Higher rates for tradies is a risky business
Building success: tradies deserve support from banks. Photo: Glenn Hunt
MANY readers would be aware of the relationship between risk and price when it comes to bank loans. That is, the higher the risk that you won't pay back a loan, the more you pay in interest. This is what lenders call the ''risk curve''.
Unfortunately for the productive sector of this country, business owners have endured premium pricing on their overdrafts even when the security they put up is the lowest risk short of government bonds: residential property. This has created the situation where a tradie or a retailer is paying 6.7 per cent for the mortgage on their family home, yet they are paying 9 per cent on their business overdraft, which is backed by their residential property. And fully drawn business loans, with residential property as security, are not as expensive as an overdraft but they are still priced above the standard variable rate on your mortgage.
Let me put it another way: by taking the best security possible, the banks are virtually de-risking the overdraft they write for their business customer. Their risk is the same as the risk they take on the mortgage.
Yet, having taken the property as security - something most business owners hate to do - the bank then re-prices the debt facility so that it costs a greater margin than is charged on the security itself. In the case of the overdraft, almost twice the margin charged on your mortgage.
There are many reasons the banks give for this practice, and they all do it. They say that business overdrafts involve higher administration costs, that the loan amounts are too small, and that business owners have greater income volatility than employees.
There is also the fact that every year about 13 per cent of business entities exit the arena, and 13 per cent enter it. However, as the banks know, the vast majority of the exits are orderly, with no money owed to a lender.
The technology now exists to reduce the administration costs of business lending; and the volatility of business-owner income is precisely why they need working capital.
So, in reality the ''business premium'' is a penalty on the business owner for not being an employee.
I have a problem with this approach. First, the security is the security. If the security you take on a business is residential property, then that is the security. And residential property risk is valued by the market at 6.7 per cent, not 9 per cent.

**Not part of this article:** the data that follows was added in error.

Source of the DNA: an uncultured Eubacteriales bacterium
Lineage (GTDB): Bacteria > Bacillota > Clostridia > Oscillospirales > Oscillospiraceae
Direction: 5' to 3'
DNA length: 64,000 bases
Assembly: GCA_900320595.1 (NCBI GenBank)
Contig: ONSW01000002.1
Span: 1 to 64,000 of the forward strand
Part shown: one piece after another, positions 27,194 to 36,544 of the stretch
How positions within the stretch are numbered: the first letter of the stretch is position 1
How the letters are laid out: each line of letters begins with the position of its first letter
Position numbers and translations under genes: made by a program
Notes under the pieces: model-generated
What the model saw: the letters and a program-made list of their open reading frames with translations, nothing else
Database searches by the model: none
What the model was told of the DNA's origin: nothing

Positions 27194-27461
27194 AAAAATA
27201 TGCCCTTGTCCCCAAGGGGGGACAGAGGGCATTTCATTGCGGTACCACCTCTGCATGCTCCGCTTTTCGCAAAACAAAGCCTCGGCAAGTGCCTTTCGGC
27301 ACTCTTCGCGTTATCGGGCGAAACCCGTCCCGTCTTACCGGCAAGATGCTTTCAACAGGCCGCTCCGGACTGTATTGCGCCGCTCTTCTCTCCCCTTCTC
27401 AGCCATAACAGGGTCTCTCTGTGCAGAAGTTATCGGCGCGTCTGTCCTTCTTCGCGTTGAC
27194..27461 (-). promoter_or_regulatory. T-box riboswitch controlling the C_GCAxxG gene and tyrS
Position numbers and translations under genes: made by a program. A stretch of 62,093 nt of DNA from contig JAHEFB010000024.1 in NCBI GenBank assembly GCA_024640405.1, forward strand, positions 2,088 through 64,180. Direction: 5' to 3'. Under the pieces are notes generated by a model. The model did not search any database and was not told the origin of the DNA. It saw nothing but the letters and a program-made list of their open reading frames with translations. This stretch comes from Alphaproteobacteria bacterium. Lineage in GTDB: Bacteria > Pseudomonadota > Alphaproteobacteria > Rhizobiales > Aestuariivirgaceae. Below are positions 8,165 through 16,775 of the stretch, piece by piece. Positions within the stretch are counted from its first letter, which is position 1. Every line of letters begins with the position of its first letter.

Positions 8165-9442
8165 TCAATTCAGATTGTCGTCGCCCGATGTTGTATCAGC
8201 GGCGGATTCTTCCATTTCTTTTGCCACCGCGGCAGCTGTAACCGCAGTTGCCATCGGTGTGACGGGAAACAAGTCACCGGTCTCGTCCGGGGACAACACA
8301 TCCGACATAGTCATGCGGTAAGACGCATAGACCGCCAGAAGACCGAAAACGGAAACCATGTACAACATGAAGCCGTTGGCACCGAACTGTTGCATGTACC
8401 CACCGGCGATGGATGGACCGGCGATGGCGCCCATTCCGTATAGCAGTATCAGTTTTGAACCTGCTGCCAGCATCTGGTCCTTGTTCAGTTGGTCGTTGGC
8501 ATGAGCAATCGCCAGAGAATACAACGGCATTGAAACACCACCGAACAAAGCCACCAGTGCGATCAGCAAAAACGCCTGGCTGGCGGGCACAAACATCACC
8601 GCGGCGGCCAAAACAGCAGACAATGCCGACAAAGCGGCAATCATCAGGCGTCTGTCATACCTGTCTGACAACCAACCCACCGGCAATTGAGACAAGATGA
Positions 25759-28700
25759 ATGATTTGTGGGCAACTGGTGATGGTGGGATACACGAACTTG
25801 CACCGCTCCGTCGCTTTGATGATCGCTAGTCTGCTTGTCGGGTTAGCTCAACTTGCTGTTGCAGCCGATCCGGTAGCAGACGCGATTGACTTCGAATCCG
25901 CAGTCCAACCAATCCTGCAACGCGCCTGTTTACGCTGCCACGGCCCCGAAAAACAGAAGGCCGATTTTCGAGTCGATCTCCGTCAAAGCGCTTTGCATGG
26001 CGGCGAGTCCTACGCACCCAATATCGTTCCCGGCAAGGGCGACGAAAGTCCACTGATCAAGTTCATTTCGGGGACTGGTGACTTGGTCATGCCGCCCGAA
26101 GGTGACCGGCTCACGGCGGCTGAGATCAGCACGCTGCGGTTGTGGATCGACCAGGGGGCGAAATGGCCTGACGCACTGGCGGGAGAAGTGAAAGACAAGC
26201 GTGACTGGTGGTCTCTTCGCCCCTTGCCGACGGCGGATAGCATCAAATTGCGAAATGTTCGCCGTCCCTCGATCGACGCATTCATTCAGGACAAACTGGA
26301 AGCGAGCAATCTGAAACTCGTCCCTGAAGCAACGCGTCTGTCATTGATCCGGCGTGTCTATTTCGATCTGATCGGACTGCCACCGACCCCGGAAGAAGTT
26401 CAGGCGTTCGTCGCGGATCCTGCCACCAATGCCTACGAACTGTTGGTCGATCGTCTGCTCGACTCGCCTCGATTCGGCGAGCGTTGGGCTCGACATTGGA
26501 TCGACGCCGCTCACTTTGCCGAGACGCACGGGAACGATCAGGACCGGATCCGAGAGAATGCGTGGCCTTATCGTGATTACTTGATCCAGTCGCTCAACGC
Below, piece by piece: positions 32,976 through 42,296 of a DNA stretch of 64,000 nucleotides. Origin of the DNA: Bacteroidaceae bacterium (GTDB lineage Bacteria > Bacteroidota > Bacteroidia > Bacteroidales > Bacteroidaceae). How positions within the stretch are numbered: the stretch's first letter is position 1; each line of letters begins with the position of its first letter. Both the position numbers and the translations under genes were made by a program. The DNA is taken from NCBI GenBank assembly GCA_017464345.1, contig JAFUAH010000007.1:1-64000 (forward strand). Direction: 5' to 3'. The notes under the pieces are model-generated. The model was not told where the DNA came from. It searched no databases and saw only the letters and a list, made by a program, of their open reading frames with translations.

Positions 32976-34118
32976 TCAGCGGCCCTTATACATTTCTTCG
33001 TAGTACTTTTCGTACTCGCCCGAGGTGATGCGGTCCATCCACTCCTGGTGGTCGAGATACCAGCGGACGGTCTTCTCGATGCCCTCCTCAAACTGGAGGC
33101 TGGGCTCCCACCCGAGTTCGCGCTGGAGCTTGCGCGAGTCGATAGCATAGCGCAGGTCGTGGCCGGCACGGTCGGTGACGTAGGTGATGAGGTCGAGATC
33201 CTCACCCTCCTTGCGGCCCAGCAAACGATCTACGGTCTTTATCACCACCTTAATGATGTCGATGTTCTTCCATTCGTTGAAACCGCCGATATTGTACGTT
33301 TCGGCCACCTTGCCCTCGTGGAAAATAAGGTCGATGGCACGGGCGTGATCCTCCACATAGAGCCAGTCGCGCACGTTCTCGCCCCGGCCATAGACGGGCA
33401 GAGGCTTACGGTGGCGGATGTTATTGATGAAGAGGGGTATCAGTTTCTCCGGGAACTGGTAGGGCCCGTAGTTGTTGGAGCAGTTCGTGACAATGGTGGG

I'm also troubled by the mentality where a bank says it has more concern about a business owner who has been trading successfully for 20 years than it does with a person who has had a job for 13 months. The lending system is skewed against experienced business people and towards people with a year's worth of pay slips.
This is what I mean when I say that the business premium is really a punishment for not being an employee.
It is particularly troubling when you consider how penalised some sectors are. For instance, the Bureau of Statistics consistently flags ''construction'' as the most popular sector for Australia's 2.1 million businesses. Mostly, this means tradies.
These people often experience tight cash flows because they carry overheads on shorter cycles than they can bill a client. Your average tradie has to pay employees, buy materials, run vehicles and pay insurance on shorter cycles than they are paid. Yet they can also generate large annual incomes through early starts, long hours and working weekends.
To carry this, they need working capital - an overdraft, typically - and they pay a premium rate even though they put up their family home as security.
Not only do I think this is unfair but it makes no economic sense. At a time when many economic commentators are asking for an honest debate on national productivity, we are hobbling the small-business sector, which accounts for 95 per cent of all Australian businesses and which employs more than half of the total workforce.
When you look at how an economy operates and how it could do so more efficiently, these premium charges for business finance are a logical place to start. Especially if there does not seem to be a reason for the premium in the majority of cases.
Now, like many business experts, I believe there is room for change in the method and the pricing of business debt. Powerful technologies, new funding arrangements and an innovative product will give business owners more choice.
However, as in any competitive market, the lender can only offer a product at a certain price - then it is up to the borrower to make the decision.
Mark Bouris is executive chairman of Yellow Brick Road Wealth Management. See ybr.com.au.